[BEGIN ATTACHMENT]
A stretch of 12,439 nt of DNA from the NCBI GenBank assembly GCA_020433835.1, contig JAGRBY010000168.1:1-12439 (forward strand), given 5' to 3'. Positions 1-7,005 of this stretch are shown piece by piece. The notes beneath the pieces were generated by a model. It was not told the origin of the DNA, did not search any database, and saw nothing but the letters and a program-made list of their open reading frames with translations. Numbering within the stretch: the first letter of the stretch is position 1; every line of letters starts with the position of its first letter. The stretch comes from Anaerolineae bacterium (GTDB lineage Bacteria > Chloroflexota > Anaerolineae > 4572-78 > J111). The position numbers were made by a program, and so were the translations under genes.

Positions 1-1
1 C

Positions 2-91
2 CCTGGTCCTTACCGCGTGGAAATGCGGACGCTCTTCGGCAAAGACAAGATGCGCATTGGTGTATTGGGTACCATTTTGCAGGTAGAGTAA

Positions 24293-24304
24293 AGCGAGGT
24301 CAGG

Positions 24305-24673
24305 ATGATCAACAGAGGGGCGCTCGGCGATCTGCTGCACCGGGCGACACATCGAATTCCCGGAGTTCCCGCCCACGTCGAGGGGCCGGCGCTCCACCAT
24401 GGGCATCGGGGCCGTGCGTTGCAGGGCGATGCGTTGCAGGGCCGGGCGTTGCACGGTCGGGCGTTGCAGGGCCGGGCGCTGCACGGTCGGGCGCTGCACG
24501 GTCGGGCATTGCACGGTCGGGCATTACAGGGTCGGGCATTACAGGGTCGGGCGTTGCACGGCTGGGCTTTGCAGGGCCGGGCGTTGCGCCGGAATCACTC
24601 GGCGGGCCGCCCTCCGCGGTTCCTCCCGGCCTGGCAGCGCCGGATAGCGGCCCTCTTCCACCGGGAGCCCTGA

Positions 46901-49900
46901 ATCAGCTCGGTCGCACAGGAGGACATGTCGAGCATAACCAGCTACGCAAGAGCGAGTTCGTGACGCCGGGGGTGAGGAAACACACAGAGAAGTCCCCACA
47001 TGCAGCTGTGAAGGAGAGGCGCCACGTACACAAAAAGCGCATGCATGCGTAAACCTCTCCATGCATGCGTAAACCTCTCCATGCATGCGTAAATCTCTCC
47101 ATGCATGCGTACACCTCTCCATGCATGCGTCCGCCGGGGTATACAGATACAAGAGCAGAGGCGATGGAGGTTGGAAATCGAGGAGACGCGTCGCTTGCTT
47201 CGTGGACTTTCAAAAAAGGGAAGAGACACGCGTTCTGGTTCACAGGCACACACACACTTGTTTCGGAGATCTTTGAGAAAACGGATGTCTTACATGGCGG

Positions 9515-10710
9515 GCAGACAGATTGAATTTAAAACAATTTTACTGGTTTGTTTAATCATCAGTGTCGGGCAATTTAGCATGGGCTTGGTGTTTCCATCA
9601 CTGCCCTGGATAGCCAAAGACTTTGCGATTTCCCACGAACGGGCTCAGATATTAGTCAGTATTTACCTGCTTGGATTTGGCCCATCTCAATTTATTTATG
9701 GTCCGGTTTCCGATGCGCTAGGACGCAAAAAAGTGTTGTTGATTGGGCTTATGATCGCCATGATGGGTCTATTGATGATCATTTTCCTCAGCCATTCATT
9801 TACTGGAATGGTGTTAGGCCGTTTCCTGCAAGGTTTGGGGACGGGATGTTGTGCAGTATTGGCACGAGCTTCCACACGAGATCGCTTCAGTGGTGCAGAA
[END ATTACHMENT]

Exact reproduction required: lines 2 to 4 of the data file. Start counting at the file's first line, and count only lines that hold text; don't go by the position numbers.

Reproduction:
Positions 1-1
1 C

Positions 2-91